So, the son: Vlad III was actually raised in Adrianople in what is now Turkey, as Big Poppa had given his two youngest sons to the Ottoman sultan in a gesture of goodwill. Vlad III was beaten often for disrespecting his caretakers and begins to show sociopathic behaviour from a young age, murdering animals for the pleasure it gives him. Upon reaching manhood, and hearing of his father's death, he takes a bunch of Ottoman soldiers and marches to reclaim Wallachia. His brother, Radu, is far more mellow, and actually converts to Islam and hangs around the palace with Prince Mustafa, the sultan's son.
Vlad manages to take Târgoviște, the capital city, but is quickly driven out. He flees to neighbouring Moldavia with his loyal soldier, Stefan, who has family there. Vlad starts whoring it up but eventually ends up marrying Stefan's sister, Ilona, though he cheats on her constantly.
Eventually, Bulgarian and Hungarian emissaries come to an agreement with Vlad: they are unhappy with the current ruler of Wallachia and will support Vlad in his efforts to reclaim the throne. Vlad takes back his country and begins instilling law and order in his infamous way: impaling thousands and thousands of people. Modern historians put the body count at between 40,000 and 100,000. Yikes.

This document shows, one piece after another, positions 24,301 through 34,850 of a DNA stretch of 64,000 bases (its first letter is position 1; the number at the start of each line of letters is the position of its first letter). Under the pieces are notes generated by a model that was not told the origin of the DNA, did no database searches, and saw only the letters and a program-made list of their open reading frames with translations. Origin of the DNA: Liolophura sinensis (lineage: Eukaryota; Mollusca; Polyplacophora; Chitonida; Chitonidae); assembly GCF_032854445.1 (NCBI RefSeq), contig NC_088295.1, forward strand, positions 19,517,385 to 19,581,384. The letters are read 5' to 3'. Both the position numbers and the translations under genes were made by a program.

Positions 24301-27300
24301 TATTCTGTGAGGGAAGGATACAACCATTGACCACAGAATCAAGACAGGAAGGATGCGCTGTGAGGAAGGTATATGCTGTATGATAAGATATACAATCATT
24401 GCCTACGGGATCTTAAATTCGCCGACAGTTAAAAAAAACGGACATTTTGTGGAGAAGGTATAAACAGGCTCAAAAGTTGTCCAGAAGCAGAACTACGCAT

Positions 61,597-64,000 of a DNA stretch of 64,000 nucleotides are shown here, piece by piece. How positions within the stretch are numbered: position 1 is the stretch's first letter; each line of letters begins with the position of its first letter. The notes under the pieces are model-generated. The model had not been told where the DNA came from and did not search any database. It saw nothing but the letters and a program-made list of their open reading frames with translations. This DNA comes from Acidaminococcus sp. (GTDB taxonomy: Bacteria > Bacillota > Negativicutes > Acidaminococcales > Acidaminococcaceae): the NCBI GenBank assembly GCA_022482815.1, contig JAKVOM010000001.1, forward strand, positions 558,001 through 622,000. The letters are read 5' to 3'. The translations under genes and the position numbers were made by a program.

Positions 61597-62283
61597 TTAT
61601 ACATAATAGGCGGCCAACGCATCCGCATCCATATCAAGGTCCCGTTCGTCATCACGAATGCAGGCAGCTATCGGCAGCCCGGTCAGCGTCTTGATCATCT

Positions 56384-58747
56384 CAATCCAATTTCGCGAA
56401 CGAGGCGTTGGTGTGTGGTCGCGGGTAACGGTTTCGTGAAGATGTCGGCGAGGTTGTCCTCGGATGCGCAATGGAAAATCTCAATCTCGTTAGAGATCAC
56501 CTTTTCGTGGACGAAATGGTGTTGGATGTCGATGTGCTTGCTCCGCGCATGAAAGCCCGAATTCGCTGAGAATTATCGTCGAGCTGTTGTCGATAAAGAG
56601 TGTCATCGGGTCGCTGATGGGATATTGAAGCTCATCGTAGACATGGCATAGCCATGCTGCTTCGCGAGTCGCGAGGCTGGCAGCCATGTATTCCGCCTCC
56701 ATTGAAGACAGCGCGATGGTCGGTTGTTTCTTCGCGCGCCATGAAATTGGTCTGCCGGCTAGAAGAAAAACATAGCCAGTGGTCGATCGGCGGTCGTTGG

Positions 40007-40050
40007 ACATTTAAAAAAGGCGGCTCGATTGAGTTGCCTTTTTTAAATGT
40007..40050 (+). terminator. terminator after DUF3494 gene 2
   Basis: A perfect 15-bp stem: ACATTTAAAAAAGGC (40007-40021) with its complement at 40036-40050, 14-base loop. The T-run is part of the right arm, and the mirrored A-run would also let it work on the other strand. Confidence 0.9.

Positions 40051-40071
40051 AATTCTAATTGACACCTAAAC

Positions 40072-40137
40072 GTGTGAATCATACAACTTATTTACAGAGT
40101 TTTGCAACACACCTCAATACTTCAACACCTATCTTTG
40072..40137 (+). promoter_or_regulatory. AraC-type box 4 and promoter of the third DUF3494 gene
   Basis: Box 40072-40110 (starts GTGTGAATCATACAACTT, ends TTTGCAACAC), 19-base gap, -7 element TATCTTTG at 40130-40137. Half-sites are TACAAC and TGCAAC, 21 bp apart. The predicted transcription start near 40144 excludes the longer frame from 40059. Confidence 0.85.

Eventually, Vlad's craziness gets the better of him and he stops sending tribute to the Ottomans. In return, the Ottomans send a massive army, led by his brother, Radu, to take the land from him. Radu is successful, and almost kills Vlad in the process, but Stefan pleads for Vlad's life. Radu lets them both go, but Vlad, angry at having to be saved, kills Stefan. Also, Ilona throws herself from the castle window once she sees the Ottoman army approaching.
What follows is more mad scrambling for the throne and power changing hands a bunch of times over the years. Eventually, Vlad gets his shit together and rallies some more Hungarian allies to take the power back. He does, but is killed shortly after by the sultan's troops and his head is taken to Constantinople.